Hannah warns people not to speak so proudly or let arrogance come from your mouth, for God is a God of knowledge and by Him, actions are weighed. Essentially, you may talk a big game, but the God of all knowledge will call you to account. Two other ways of saying this are, “Put your money where your mouth is,” or “Don’t let your mouth write checks your body can’t cash.” Hannah goes on to say so clearly why this is the case. God will exult the lowly, but He will bring down the proud. God does this because the lowly or humble are only truly humble if they are so because of their acknowledgment of God. Everything we have comes from Him. Hannah says, “He gives life and He kills.” God is sovereign; therefore, those who become proud have forgotten who they are in relation to who God is. This is where we find Saul in the chapters we have read this week. Beginning in chapter 24, as soon as Saul stops chasing the Philistines (remember last week this was the reason he stopped chasing David), he takes up his pursuit of David again. So Saul grabs a large army to go after David, and when they stop in the area that David was supposed to be in, Saul goes into a cave to relieve himself. Now this happened to be the cave where David and his men were hiding, and while Saul is relieving himself, David cuts off a corner of Saul’s robe to show him that Saul’s very life was in David’s hand, and yet David spared him. So David does not kill Saul, though he so easily could have; in fact, David goes an extra step and keeps his men from killing Saul. David then cries out to Saul and shows him how he could have killed him, but he does not want to harm him, for God had anointed Saul as king.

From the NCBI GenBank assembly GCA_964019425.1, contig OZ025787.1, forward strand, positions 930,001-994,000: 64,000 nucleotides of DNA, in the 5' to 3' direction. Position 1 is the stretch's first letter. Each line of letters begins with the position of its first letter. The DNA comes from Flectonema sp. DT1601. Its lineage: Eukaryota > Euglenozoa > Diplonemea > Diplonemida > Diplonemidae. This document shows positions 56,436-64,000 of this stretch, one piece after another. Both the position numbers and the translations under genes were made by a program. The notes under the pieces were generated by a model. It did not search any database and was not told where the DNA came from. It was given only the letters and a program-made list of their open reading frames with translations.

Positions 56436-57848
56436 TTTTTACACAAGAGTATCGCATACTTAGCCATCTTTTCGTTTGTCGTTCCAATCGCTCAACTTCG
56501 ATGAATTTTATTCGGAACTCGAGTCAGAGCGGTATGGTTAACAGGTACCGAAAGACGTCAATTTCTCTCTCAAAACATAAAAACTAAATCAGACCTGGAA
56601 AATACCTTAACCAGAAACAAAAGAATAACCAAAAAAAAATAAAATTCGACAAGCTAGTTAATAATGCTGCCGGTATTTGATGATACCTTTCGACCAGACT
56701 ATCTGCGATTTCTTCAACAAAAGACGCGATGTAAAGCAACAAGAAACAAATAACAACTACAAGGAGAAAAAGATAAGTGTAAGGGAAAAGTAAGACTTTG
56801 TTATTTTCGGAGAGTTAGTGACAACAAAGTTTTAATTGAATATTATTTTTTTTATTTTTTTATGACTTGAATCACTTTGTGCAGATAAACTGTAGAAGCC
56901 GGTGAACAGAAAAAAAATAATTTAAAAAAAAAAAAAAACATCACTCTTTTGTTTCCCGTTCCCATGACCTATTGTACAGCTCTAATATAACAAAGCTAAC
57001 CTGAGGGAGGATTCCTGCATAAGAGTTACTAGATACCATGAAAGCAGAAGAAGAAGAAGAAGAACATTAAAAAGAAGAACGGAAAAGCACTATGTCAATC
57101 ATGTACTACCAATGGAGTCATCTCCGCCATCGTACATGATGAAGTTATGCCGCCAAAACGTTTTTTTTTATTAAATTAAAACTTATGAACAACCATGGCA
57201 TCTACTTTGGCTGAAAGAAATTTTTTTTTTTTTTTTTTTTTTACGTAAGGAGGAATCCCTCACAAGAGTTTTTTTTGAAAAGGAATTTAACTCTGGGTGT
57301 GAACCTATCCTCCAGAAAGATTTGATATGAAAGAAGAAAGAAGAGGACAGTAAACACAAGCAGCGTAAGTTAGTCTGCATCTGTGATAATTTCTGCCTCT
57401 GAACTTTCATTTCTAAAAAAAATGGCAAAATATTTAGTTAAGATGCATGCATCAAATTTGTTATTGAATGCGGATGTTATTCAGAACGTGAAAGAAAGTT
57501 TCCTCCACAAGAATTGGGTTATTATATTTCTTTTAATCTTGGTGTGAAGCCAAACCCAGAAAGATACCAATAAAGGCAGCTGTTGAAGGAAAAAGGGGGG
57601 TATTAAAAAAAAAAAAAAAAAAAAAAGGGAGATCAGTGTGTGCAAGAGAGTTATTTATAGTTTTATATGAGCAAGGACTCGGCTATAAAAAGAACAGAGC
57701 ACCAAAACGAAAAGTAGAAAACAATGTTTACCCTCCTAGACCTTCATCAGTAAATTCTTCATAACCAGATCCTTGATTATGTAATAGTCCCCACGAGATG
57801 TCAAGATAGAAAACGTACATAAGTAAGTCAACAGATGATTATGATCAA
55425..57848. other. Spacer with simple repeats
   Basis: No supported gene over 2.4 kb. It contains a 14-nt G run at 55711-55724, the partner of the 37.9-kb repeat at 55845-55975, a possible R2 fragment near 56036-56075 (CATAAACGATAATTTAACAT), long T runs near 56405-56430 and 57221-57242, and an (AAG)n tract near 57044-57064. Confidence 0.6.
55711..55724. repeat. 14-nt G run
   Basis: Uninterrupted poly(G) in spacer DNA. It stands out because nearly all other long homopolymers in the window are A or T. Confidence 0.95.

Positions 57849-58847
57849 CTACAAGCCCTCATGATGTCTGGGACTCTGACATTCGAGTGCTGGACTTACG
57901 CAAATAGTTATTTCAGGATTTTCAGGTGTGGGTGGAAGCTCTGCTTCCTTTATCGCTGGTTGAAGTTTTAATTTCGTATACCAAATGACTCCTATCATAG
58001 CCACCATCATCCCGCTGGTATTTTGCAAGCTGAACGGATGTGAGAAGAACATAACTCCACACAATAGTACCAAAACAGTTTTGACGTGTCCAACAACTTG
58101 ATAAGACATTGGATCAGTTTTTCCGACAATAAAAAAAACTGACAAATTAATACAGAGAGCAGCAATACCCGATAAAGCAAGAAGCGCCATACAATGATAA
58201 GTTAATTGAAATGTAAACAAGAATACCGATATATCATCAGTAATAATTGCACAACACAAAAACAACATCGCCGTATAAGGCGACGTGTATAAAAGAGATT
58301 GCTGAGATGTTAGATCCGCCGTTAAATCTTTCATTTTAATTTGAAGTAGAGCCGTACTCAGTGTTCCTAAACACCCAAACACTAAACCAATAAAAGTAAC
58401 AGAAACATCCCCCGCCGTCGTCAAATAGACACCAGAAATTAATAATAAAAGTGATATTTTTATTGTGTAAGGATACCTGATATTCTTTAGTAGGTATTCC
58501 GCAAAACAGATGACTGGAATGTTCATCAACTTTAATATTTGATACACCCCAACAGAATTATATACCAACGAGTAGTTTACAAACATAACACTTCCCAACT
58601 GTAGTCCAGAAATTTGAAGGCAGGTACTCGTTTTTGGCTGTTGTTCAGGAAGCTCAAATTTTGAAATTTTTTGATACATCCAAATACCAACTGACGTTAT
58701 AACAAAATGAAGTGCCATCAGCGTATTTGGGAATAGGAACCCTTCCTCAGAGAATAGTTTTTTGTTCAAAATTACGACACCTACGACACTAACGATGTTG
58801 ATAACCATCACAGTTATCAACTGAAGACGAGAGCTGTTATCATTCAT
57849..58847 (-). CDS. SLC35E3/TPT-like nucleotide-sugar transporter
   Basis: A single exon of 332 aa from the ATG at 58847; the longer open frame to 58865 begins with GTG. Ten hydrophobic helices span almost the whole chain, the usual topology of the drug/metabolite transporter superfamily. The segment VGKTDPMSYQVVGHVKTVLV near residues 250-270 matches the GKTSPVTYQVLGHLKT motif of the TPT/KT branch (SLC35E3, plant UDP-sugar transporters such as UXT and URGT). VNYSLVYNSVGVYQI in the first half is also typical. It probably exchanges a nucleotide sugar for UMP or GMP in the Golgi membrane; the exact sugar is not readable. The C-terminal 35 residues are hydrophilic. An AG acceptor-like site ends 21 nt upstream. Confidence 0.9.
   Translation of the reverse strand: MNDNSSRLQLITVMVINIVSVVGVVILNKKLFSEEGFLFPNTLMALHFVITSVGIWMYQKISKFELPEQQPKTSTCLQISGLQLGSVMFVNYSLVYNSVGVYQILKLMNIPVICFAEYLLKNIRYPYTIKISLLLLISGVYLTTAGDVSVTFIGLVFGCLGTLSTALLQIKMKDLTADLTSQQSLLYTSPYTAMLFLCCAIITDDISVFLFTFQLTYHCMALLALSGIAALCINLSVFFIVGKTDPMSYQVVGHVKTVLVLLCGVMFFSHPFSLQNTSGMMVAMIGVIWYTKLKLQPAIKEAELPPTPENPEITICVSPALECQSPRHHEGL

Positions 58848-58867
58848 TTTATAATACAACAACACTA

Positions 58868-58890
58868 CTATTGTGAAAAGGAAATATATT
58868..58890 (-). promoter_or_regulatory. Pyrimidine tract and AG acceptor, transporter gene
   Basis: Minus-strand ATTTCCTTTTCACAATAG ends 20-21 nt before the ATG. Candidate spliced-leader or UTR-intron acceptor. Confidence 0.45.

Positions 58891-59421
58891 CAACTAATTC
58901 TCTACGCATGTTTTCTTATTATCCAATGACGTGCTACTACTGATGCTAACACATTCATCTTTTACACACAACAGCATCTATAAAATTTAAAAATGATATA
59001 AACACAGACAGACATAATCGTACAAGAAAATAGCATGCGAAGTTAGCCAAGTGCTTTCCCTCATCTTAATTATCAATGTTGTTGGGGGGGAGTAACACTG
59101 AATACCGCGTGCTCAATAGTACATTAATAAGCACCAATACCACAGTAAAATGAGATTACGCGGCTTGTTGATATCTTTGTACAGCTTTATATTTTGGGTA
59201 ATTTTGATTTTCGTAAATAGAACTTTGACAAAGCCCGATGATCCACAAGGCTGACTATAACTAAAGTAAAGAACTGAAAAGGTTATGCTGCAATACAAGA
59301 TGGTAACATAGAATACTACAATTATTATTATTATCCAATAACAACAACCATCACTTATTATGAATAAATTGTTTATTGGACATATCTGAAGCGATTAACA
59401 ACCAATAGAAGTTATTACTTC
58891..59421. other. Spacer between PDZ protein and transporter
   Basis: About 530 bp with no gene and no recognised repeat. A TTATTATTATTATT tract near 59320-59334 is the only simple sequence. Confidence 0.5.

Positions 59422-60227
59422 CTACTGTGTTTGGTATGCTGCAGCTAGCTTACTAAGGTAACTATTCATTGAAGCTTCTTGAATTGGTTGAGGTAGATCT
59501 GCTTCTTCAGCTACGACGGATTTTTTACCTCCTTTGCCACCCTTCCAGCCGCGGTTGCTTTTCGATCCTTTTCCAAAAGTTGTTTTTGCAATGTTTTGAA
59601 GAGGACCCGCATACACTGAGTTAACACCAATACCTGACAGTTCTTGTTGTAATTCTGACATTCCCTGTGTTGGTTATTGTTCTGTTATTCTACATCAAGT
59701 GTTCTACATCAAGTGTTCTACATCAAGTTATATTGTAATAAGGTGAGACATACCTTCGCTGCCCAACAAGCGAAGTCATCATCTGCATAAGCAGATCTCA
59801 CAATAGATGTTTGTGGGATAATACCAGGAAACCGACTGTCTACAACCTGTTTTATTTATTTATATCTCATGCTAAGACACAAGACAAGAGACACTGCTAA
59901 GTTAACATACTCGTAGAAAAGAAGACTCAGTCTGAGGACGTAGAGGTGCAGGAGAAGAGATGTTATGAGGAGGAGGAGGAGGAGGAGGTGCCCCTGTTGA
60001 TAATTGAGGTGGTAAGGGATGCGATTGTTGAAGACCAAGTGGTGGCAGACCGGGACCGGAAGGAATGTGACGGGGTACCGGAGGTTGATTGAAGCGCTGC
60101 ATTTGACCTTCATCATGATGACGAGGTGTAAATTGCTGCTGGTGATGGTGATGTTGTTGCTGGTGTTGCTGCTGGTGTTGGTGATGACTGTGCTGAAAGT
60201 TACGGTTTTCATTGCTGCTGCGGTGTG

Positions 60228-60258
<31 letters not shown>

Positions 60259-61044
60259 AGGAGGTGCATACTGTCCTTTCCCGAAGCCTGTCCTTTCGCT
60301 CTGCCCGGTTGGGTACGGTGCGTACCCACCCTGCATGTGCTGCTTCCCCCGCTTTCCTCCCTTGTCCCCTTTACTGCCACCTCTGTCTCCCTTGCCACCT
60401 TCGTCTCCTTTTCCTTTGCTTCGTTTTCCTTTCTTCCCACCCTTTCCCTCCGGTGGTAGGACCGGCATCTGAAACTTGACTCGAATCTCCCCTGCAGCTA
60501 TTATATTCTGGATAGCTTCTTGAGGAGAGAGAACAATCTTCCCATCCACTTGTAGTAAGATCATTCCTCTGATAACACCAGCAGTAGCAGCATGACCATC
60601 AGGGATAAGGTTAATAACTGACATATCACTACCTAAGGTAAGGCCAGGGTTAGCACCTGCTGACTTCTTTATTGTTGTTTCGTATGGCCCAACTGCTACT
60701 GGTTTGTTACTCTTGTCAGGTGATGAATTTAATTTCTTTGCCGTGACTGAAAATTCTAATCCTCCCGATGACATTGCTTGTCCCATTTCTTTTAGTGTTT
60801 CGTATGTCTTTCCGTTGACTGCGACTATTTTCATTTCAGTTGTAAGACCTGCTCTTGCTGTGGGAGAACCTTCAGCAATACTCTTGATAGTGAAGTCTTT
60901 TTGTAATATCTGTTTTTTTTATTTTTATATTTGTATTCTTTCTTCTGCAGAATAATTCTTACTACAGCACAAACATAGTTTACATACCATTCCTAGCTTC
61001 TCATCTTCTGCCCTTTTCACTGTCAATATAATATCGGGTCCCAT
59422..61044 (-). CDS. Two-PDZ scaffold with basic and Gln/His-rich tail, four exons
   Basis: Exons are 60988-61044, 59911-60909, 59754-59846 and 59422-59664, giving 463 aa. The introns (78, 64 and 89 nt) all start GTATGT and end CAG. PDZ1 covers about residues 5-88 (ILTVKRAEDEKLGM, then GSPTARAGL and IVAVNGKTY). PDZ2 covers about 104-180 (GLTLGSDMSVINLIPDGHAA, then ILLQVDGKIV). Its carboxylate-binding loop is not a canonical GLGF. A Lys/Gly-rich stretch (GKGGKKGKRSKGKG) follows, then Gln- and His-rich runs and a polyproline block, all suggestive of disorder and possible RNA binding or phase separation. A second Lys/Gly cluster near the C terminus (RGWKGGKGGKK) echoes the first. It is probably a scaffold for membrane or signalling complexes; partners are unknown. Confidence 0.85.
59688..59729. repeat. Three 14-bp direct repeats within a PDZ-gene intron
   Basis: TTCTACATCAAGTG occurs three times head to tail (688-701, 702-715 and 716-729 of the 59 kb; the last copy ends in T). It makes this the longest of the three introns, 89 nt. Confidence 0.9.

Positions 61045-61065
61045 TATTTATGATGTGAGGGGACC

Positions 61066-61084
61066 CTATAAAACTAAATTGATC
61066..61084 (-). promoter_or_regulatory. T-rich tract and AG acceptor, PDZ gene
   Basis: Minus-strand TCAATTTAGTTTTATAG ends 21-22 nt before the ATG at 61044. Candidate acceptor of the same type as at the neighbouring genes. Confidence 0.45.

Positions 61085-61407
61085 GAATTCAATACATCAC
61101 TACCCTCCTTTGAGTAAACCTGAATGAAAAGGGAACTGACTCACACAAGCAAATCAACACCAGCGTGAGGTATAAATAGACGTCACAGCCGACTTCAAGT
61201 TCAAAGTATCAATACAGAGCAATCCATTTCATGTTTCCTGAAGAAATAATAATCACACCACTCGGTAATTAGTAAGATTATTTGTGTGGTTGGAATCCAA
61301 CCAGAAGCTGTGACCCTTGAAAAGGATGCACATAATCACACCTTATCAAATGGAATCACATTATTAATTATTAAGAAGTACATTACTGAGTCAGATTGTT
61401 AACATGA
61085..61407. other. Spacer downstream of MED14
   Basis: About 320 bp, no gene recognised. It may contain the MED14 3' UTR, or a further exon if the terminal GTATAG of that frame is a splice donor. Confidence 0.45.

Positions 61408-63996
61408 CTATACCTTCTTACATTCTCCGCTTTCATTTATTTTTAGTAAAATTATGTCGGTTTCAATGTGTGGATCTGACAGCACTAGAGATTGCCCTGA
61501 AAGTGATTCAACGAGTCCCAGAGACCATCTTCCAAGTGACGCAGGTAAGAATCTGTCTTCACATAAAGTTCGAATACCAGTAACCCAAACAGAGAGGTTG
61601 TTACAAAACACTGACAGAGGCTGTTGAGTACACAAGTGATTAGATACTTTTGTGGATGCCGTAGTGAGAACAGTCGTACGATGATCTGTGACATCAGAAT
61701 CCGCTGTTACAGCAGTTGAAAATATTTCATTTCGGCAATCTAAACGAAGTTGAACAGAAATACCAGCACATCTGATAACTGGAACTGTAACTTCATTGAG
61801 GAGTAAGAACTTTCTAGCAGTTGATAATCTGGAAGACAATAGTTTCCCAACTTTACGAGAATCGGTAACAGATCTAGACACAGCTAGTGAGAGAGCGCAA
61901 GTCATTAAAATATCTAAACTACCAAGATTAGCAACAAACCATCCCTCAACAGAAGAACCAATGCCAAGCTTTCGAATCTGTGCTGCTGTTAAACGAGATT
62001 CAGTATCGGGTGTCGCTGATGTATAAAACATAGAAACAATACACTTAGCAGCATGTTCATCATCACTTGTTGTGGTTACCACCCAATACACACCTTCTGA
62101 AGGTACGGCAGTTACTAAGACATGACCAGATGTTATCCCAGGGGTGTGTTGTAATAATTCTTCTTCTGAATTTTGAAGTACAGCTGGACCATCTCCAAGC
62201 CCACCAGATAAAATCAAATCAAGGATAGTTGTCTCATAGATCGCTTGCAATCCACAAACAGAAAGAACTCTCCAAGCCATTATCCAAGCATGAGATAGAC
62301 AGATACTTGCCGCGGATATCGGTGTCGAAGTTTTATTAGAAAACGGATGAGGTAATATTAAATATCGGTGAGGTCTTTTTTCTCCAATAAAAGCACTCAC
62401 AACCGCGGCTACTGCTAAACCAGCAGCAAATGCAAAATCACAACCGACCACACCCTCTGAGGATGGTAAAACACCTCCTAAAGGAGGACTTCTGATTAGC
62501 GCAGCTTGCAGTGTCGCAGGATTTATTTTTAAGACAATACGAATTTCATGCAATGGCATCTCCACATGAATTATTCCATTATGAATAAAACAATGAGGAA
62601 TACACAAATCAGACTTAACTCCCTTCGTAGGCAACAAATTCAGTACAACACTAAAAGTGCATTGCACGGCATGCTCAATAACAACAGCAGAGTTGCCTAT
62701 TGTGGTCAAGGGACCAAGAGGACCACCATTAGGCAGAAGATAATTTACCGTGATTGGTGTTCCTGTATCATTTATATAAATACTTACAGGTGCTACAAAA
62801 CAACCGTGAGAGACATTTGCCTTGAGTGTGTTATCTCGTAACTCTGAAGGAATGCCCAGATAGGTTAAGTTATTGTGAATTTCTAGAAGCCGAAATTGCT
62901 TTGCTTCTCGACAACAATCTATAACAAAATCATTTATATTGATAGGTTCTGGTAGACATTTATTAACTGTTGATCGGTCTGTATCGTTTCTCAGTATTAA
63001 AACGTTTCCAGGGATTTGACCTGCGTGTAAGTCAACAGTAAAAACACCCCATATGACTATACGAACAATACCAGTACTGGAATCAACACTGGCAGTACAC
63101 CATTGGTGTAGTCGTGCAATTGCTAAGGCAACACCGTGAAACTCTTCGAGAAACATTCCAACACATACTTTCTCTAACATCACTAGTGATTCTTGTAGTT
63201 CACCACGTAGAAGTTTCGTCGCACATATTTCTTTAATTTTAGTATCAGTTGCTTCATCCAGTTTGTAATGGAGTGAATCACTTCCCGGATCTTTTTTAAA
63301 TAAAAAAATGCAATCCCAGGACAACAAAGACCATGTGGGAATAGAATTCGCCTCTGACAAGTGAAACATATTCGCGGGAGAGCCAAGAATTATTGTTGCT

See the difference between these two men. Saul has become proud and disobeyed God, and God has left Saul. Now in his own strength, as prideful men so often do, Saul is trying to destroy any threat to his greatness, and David has become this threat. Now when David reveals what he has done and how he has spared Saul, even Saul acknowledges that David is a better man then he is. Verses 17-21 in chapter 24 show Saul’s response and then plea to David. One point here is that Saul acknowledges that God has left him and shown favor to David. At this point, you would think, “Well that’s the end; surely Saul understands rightly what’s going on and won’t attempt again to take David’s life.” Well, here comes the ignorance of the proud. Even after acknowledging God’s favor upon David and having his very life spared by the man he was trying to kill, Saul only one chapter later decides he needs to kill David again and starts his pursuit. In between chapters 24 and 26 where Saul attempts to kill David but fails miserably, there is another story of a proud man, and the danger of his pride costs him his life. I hope by now you’re seeing this theme clearly. Prideful men have forgotten that all they have is from God. Remember in Hannah’s poem, she said the Lord makes poor and makes rich. The man in chapter 25 named Nabal was extremely wealthy, and even though he could have easily met the request of David and rightly owed David for the protection David and his men provided for Nabal’s servants, Nabal, in his pride says, “Who are you and why should I give you food?” The interesting part of this story is that Nabal had an attractive and smart wife who saved Nabal’s family (likely some of her own children, for David was planning on killing all the males of Nabal’s house) by intervening and pleading for David to stay his hand. So instead of David killing Nabal and the men of his house, God struck down Nabal, just like Hannah said in her poem. God judges the actions of men--not just their words. He breaks the bows of the mighty, He causes those with many children to be forlorn (abandoned or lonely), He kills, He brings down to Sheol, He makes poor, He brings low, He cuts the wicked off in darkness, He breaks His adversaries to pieces--against them God thunders in heaven. There are some staunch consequences for pride. The infinite God will not allow finite men to exult themselves, when He is the one who has given us life and everything we have.